New sites like HealthyWage.com allow dieters to bet their money (and profit nicely) if they lose weight.
Nike+ and FitBit (and a whole host of other GPS- and bio-based fitness tracking apps) allow exercisers worldwide to do things like archive their workouts and compete in challenges they throw down to their online network.
“Skimble,” a mobile fitness platform that schedules short workouts into a busy day, shares people’s progress socially on Facebook, Twitter, etc. “OptumizeMe” lets users dish out/accept physical challenges like run five miles or do 50 push-ups.
Soon-to-launch, tween-focused “Zamzee” uses hip-worn sensors to reward kids for all physical activity, awarding “points” that can be redeemed for shopping, etc.
Corporations (given their crippling healthcare costs) will continue to ramp up the games, partnering with new companies like Keas that get employees to eat better and exercise through a live and virtual gaming mix; their on-site fitness challenges are praised for delivering tangible, effective motivation for a community of people that already work together.
Spas, fitness and wellness centers are ground zero for kick starting healthy lifestyle changes — so the opportunities for integrating gaming/game mechanisms are uniquely logical and powerful.
Mind-body guru Deepak Chopra has a brand-new meditation game, “Leela,” that uses 43 interactive exercises, focusing on the body’s seven energy centers, to help people relieve stress.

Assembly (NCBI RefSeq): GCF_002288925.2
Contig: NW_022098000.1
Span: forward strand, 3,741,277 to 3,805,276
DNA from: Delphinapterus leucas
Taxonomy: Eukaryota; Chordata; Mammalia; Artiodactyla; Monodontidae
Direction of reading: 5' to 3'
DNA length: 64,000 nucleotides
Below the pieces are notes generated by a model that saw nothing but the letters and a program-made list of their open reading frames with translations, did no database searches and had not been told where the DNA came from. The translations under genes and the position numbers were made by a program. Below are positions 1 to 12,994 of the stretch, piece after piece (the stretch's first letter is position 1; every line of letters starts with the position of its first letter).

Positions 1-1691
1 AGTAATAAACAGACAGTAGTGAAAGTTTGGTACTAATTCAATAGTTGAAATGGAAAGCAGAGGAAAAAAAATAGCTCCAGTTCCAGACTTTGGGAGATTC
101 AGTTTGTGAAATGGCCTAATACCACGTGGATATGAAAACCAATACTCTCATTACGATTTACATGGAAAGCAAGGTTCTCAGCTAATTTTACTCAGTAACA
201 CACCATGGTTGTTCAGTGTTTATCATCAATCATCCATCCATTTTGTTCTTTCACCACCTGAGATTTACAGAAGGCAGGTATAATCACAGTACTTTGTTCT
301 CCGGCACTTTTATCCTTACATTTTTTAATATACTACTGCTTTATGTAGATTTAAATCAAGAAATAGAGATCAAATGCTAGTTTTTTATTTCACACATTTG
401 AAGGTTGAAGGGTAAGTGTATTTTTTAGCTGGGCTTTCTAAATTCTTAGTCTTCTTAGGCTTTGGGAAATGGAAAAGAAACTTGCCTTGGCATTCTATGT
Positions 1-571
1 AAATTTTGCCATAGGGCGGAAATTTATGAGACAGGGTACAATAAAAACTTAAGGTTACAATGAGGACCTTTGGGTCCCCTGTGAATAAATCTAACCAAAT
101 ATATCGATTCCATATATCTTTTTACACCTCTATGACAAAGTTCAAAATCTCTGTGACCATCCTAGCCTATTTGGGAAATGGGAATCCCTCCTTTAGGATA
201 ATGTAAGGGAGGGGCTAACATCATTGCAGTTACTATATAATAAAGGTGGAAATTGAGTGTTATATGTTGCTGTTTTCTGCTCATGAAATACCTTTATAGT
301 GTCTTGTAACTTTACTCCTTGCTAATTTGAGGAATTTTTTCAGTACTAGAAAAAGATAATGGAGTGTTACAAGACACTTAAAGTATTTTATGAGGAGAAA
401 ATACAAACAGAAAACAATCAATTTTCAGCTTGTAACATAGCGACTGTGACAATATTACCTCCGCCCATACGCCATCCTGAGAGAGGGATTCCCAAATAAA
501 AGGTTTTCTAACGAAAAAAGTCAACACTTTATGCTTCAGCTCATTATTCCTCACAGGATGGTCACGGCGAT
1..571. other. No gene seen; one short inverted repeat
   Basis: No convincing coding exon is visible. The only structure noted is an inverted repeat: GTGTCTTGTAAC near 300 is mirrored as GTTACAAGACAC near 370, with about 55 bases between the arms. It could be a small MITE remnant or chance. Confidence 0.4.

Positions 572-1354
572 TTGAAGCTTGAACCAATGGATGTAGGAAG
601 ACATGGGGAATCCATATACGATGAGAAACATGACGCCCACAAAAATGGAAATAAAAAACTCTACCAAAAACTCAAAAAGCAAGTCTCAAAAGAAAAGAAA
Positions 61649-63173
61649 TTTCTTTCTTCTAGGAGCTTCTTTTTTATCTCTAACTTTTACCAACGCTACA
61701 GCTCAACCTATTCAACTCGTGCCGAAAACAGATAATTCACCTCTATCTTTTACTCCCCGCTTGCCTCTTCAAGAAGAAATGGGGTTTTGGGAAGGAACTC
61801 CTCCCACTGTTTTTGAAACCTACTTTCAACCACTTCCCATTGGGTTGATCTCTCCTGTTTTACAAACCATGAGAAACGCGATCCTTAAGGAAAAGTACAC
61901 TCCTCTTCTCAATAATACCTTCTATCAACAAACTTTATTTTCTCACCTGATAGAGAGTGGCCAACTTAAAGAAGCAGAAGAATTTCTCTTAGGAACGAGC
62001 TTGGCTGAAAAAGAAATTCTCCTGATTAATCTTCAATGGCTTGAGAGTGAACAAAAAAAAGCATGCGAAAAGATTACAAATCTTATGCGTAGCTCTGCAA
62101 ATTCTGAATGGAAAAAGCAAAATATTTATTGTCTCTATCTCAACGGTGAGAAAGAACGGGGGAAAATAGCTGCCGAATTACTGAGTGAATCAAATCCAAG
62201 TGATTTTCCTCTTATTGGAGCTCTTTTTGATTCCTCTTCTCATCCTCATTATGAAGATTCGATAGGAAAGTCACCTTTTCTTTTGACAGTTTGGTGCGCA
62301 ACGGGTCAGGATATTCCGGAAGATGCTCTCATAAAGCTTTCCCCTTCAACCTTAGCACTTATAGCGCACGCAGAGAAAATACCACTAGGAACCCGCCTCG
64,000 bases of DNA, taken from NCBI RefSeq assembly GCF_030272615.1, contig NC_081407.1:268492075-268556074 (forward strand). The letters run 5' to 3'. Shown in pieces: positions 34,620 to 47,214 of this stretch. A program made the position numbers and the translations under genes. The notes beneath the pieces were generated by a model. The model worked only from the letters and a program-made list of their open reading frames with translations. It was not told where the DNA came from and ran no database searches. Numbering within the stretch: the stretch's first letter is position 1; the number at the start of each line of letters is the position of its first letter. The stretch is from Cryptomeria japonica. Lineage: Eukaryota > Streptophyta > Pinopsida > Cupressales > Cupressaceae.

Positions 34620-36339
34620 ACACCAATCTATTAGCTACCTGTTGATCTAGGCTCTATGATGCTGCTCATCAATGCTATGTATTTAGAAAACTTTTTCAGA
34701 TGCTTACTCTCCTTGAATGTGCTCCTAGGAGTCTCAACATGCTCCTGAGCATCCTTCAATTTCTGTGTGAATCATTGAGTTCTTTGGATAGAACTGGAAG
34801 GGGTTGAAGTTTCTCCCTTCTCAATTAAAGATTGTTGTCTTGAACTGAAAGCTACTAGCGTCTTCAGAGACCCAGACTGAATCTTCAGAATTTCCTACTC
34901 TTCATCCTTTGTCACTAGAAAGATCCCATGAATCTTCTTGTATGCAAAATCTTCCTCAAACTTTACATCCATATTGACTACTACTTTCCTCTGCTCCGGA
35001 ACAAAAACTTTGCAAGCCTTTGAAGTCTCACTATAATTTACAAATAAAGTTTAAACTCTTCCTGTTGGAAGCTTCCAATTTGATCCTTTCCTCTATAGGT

Chopra spent three years designing “Leela,” and has explained that it was the addictive nature of video games that attracted him, allowing his philosophies to reach and engage far more people.
Destination spa Canyon Ranch (U.S.) now offers an entire suite of iPad apps called “360 Well-Being” (with fitness, meditation and healthy cooking videos, etc.).
Were they to add layers like challenges, phases of achievement, rewards and a social network, that “app” would easily be transformed into a “game.”
Wellness gaming is projected to generate $2 billion in revenues by 2015,⁶ and the challenge for the spa/ wellness industries will be to create truly engaging games (whether online or off) that creatively connect their clients to the spa’s programming, experts and special community, whether they use/customize third- party gaming platforms or unleash their own.
Spas have a strong advantage in wellness gaming because they forge powerful, real connections with — and between — guests, far more real than the generic, purely virtual, wellness gaming communities.
Gaming delivers unimagined client engagement and connection. And that’s why the spa world will ultimately jump further into the wellness game.
- Reality is Broken, Jane McGonigle, 2010
- Cited in: Can Games Fix American Healthcare? Shaun Quigley, 10/2011
- RealNetworks Data, 2009
TOP 10 SPA & WELLNESS TRENDS FOR 2012
- Feet Focus: Healthy Feet Treatments
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- Online Wellness Gaming
- Pairing Fine Dining and Spa-ing
- Vibration, Sound, Music, Light and Color
- The Glam Factor: Glambition
- Spa Evidence
- Spas Become a Family Affair
- Spas Go for the “Wow”